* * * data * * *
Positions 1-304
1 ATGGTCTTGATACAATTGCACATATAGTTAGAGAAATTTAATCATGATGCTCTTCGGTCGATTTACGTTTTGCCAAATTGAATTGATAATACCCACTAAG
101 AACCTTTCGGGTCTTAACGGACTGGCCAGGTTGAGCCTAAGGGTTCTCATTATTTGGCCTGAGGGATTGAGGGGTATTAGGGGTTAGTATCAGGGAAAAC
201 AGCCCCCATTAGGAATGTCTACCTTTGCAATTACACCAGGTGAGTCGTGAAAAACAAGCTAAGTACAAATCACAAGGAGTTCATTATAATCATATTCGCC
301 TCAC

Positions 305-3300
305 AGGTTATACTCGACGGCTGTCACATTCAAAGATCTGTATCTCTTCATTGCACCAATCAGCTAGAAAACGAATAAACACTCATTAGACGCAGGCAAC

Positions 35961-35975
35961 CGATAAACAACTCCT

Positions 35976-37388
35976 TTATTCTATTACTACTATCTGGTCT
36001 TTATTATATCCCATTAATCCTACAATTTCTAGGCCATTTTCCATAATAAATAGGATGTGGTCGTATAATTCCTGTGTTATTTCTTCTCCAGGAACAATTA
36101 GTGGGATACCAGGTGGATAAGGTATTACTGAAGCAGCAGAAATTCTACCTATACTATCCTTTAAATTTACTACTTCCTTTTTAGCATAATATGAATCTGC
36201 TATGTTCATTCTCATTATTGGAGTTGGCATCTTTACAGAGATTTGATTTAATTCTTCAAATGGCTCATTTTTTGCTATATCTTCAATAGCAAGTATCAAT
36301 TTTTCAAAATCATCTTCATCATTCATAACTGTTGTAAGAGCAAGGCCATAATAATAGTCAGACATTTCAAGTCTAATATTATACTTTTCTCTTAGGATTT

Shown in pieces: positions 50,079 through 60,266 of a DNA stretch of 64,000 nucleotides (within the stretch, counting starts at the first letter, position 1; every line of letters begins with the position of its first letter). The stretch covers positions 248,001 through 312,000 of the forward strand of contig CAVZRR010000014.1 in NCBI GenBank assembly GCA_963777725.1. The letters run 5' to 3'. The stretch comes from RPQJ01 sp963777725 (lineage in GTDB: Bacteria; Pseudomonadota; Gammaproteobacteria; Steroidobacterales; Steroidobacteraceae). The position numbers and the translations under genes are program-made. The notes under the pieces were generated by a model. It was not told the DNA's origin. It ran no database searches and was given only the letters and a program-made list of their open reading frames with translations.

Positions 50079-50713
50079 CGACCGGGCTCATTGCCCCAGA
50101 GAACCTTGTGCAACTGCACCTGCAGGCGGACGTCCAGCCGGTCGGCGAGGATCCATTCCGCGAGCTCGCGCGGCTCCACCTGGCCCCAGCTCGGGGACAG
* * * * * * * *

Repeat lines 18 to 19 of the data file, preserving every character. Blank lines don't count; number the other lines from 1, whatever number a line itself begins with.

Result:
50079 CGACCGGGCTCATTGCCCCAGA
50101 GAACCTTGTGCAACTGCACCTGCAGGCGGACGTCCAGCCGGTCGGCGAGGATCCATTCCGCGAGCTCGCGCGGCTCCACCTGGCCCCAGCTCGGGGACAG